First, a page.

Both of these things appear to have been present here. This was not just a run-of-the-mill back injury. This twenty-something woman was rendered quadriplegic after a large piece of exercise equipment toppled onto her, shattering her cervical vertebrae, and causing massive spinal cord damage.

Thumbnail image for spine.jpgI blogged just the other day about spine injuries and “pre-existing” or “degenerative” spinal conditions and how they can negatively impact New York personal injury and accident settlements and trials. My partner, David Kalabanka, a great Central New York personal injury lawyer, read the post and sent me the following email, which I think makes a great post itself. (By the way, David used to work as an insurance company defense lawyer in Syracuse. His job was to beat us in court! We litigated several Syracuse New York accident cases against him, and he defended them with such skill that we decided to bring him into our firm to work with us instead of against us. He came aboard about 8 years ago and never looked back. But I digress!) Here’s David’s email to me:

You should tell your readers that sometimes the injured accident victim has radicular symptoms. What are radicular symptoms? An injury may cause nerve root or a spinal cord compression or irritation. The irritation/compression follows the nerve that innervates another part of the body and cause pain there. The back is complex–and injury to a certain area of the back will cause pain in one or both feet The most commonly known back injury that causes pain elsewhere is sciatica where an injury to the back causes pain in the buttocks or the back part of the leg or calf. That is why it is so important for thorough testing, not just one time examination or review because an injury may not be what it initially appears to be. A foot pain could actually be originating at a certain level of the back and it may take the medical providers time to determine the actual source of the pain. An injury to the neck may cause pain in the elbow, wrist or hands or certain fingers depending upon where the injury in the neck is located.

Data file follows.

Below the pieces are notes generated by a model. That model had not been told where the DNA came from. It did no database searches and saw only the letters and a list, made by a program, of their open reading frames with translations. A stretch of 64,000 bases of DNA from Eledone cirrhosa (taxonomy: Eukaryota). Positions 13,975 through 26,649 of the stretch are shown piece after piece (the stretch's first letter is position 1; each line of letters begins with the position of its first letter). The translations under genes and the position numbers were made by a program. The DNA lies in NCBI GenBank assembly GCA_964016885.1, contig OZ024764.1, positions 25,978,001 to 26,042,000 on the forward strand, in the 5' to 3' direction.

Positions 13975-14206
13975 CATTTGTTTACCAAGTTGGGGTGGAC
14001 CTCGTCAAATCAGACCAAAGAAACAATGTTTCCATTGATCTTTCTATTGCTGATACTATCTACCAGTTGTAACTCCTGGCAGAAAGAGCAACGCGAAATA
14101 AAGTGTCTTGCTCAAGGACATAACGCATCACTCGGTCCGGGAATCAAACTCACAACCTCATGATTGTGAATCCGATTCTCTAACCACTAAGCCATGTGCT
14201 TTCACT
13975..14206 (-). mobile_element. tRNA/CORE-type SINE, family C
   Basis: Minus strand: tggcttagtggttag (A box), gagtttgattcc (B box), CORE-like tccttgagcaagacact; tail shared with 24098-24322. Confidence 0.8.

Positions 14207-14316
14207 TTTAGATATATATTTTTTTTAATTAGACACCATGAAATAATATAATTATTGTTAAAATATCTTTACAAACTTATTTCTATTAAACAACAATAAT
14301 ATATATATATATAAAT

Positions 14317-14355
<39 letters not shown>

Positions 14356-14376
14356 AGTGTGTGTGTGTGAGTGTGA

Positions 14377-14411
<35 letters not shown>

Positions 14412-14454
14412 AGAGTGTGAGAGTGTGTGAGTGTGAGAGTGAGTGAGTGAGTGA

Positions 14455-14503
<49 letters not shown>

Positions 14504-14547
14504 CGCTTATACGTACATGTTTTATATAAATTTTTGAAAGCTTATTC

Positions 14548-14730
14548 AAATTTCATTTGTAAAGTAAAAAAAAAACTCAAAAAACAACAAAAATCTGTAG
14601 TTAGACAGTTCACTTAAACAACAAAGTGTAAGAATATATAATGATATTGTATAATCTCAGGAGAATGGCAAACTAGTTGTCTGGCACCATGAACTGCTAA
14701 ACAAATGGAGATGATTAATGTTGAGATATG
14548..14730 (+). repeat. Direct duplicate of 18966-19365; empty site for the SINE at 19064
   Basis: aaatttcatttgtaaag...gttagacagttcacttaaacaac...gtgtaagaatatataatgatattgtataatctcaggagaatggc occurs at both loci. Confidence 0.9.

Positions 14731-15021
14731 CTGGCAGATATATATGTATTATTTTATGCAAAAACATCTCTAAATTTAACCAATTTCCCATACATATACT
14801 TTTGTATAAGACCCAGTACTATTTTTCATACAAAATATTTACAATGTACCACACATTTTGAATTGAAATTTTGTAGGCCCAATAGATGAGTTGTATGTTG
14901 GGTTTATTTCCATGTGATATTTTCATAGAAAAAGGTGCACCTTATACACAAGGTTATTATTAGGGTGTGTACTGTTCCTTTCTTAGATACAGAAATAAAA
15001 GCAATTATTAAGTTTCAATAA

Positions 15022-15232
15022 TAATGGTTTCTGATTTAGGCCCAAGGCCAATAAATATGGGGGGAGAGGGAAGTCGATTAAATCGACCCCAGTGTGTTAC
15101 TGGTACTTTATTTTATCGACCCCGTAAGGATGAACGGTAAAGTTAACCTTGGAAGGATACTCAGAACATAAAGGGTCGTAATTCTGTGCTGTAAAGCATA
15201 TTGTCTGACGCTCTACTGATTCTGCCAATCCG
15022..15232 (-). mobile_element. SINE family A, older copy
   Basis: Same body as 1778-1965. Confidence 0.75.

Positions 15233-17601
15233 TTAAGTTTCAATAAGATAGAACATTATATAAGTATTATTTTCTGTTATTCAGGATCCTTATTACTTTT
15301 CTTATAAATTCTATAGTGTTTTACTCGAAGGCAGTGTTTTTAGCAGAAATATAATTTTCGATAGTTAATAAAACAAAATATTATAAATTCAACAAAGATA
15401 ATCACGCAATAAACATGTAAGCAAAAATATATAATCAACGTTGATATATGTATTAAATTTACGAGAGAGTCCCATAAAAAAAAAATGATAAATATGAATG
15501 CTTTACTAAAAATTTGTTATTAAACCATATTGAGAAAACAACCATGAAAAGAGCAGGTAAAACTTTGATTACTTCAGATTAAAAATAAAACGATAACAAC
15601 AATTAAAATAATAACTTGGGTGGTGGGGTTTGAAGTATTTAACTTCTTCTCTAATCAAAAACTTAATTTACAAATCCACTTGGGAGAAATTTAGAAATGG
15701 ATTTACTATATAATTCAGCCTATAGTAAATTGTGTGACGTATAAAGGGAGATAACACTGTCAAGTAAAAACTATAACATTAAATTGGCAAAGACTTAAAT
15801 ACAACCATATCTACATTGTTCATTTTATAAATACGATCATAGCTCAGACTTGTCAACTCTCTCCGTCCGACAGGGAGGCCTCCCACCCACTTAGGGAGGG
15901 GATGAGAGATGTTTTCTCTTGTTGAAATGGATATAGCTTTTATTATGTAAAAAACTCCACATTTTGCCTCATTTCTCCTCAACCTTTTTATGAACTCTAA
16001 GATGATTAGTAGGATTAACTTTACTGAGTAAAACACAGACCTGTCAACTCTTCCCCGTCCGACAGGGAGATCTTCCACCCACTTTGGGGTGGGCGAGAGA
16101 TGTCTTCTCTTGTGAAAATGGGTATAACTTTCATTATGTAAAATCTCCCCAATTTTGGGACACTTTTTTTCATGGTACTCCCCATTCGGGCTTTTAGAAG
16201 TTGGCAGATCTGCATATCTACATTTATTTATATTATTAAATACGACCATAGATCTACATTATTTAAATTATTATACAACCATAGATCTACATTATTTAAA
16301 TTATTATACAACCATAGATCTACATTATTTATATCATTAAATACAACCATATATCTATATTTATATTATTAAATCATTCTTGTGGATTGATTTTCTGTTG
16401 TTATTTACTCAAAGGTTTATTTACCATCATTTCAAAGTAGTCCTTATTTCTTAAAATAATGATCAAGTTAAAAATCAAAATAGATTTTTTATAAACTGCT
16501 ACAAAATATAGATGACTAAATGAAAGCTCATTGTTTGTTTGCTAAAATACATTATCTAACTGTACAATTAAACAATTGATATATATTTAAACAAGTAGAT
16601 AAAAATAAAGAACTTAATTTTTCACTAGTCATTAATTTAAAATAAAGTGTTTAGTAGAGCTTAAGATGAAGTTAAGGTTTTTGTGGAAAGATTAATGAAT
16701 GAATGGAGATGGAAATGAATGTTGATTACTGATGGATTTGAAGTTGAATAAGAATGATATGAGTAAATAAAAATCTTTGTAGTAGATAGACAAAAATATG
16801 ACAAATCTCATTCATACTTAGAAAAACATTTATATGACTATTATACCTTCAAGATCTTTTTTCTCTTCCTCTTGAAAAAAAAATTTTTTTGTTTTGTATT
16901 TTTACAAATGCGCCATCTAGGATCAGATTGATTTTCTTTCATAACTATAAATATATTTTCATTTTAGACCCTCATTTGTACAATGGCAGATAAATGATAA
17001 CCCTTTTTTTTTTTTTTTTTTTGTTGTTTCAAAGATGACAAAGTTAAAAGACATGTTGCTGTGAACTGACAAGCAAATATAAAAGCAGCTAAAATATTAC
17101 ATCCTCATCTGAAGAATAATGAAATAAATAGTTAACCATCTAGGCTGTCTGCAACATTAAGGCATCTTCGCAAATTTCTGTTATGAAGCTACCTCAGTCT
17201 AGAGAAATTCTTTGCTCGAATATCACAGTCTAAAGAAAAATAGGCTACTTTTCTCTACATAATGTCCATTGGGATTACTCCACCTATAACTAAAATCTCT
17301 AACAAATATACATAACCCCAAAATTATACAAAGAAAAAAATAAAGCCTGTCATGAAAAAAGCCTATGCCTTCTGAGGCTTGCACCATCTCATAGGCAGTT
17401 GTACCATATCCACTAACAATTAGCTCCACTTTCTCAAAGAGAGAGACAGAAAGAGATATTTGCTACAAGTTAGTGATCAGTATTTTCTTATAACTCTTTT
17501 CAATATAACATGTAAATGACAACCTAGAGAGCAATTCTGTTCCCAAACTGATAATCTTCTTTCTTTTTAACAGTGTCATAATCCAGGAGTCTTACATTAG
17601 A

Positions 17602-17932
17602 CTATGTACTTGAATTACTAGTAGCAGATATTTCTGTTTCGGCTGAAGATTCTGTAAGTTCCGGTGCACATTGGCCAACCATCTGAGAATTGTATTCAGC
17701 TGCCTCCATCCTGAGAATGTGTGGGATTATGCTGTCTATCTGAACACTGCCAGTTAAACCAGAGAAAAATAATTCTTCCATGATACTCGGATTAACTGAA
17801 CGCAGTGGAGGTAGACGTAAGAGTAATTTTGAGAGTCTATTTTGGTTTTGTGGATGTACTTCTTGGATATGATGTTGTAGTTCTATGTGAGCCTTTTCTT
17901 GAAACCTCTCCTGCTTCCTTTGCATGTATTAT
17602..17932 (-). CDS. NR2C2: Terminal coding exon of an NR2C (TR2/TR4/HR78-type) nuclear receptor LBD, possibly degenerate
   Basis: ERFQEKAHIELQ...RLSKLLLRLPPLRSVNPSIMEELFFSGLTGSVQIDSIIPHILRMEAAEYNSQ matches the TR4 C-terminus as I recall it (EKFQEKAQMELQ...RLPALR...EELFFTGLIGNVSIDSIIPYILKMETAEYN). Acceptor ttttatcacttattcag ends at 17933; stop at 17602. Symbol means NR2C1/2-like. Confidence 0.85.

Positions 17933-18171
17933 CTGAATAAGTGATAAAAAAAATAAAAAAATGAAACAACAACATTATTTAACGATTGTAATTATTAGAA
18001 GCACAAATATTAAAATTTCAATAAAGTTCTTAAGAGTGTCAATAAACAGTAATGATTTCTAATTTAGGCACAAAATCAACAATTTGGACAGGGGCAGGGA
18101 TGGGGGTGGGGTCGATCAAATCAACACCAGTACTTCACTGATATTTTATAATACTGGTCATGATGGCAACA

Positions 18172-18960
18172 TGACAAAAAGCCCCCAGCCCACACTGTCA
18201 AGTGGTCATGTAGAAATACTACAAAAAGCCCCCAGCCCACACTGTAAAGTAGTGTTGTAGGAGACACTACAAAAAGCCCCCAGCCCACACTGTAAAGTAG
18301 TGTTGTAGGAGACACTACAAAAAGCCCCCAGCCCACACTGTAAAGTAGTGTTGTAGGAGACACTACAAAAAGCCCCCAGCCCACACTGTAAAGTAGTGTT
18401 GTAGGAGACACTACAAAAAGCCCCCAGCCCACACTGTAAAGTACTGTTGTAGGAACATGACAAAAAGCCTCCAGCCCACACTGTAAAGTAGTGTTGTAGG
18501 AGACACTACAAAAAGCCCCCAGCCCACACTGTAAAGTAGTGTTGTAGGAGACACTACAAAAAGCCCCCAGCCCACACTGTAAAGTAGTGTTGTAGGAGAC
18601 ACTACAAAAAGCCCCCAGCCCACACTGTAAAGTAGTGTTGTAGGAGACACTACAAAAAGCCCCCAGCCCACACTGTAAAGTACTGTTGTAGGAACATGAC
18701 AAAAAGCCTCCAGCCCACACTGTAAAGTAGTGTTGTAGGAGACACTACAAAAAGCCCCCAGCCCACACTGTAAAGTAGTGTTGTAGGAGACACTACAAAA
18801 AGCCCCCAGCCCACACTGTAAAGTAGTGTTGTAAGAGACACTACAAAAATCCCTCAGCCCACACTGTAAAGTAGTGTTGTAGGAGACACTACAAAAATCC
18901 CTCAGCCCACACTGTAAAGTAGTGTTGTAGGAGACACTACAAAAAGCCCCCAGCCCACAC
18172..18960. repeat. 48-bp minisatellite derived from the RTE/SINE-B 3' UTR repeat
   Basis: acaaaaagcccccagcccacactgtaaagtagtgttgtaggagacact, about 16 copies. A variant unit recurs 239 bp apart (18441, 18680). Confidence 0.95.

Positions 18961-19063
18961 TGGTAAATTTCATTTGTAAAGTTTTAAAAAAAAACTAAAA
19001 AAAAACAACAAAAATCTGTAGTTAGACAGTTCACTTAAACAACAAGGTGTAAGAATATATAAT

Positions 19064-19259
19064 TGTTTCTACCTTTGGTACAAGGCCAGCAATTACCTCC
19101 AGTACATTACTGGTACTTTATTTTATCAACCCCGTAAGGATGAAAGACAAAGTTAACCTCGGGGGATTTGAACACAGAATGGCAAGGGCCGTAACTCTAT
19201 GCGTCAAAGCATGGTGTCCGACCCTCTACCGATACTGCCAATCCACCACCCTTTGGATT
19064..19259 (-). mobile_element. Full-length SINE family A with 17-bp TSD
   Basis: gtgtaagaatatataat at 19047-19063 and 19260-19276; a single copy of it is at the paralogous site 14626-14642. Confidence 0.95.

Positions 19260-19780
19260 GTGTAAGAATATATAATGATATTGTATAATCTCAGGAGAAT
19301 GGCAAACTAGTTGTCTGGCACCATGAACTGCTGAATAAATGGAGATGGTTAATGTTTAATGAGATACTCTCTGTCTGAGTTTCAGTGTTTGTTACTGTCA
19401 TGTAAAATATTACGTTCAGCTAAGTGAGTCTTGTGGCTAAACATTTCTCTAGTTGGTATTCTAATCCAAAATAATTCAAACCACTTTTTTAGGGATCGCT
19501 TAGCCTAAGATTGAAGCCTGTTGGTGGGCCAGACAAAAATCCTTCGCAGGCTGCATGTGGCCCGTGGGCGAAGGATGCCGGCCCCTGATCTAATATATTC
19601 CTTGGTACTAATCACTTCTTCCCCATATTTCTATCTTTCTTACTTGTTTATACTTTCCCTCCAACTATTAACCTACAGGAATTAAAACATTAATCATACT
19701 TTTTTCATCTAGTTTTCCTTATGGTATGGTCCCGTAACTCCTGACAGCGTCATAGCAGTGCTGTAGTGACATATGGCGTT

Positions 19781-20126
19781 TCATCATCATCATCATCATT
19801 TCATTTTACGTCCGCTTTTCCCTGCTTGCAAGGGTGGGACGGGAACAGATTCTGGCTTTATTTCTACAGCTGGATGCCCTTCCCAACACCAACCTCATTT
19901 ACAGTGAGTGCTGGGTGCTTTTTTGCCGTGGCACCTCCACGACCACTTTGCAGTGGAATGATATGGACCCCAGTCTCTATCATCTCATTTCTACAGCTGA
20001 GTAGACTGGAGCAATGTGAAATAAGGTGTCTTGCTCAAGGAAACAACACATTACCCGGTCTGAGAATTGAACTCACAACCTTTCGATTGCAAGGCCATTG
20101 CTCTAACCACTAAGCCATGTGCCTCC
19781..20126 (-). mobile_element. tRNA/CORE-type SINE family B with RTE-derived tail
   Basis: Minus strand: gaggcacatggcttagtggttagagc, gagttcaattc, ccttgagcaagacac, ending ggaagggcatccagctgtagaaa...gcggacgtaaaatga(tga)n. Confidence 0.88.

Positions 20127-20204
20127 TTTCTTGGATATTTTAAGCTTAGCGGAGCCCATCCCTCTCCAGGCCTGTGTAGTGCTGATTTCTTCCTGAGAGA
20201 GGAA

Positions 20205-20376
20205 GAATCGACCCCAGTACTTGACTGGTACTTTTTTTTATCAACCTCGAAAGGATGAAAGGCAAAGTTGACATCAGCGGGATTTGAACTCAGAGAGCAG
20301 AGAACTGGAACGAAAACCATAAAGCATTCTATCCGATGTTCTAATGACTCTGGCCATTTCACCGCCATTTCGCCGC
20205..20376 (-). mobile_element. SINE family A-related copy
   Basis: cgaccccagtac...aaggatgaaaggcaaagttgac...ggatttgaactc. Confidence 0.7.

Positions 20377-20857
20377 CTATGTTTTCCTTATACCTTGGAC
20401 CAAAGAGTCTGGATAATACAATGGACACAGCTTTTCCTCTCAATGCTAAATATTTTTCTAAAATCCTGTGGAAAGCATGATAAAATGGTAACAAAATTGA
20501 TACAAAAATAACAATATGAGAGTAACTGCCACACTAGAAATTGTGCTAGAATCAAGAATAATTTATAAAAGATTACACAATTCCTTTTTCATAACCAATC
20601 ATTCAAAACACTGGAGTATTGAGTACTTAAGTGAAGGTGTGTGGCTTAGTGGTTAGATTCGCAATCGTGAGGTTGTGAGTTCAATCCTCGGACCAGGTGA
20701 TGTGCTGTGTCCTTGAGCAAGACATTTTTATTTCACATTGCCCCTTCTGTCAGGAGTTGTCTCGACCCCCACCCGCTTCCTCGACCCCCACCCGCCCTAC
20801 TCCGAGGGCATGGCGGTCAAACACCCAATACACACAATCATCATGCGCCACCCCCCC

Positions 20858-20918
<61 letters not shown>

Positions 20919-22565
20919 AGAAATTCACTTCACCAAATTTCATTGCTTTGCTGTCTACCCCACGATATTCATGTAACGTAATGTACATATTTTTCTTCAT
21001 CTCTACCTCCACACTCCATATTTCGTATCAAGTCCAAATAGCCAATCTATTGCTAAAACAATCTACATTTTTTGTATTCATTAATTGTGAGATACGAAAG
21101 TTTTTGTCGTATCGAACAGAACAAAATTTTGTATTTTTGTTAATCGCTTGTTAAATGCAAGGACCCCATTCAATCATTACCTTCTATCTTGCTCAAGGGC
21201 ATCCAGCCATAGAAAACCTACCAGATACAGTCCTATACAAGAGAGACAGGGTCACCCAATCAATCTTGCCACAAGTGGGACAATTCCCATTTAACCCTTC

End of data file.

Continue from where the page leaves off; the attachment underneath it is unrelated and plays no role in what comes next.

Thanks, David, for your very astute email. You made today’s blog post a breeze!

spine.jpgThe Syracuse and Central New York accident law firm of Michaels & Smolak represent lots of people with spine injuries. That’s not surprising; spine (neck and back) injuries are very common in car crashes, falls from scaffolds or ladders, slip and falls, and other accidents. But in the world of New York personal injury claims, spine injury cases pose special problems in court. Let me explain why.

Our injured clients often have never in their life had any back or neck pain, but ever since the accident they have had excruciating pain in the neck (cervical spine), or mid back (thoracic spine), or lower back (lumbar spine), sometimes with “radiculopathy” (radiating pain) down into the legs or arms. The pain is sometimes so severe it prevents them from working in anything but sedentary jobs, or from working at all.

But even though our clients never had any problems with their back or neck before the accident, after they undergo an MRI or CT Scan, the radiologist will sometimes say that their spine was already compromised before the accident. The radiologist will see evidence, in the MRI or CAT scan, of something known as “degenerative” spinal changes or disease. It might be a herniated disc (a protrusion or budge in the intervertebral disc that can compress nerves around the spine) or.a spinal stenosis (a narrowing of the spinal canal causing swelling of the tissue around the spine, which can compress the nerves around the spine).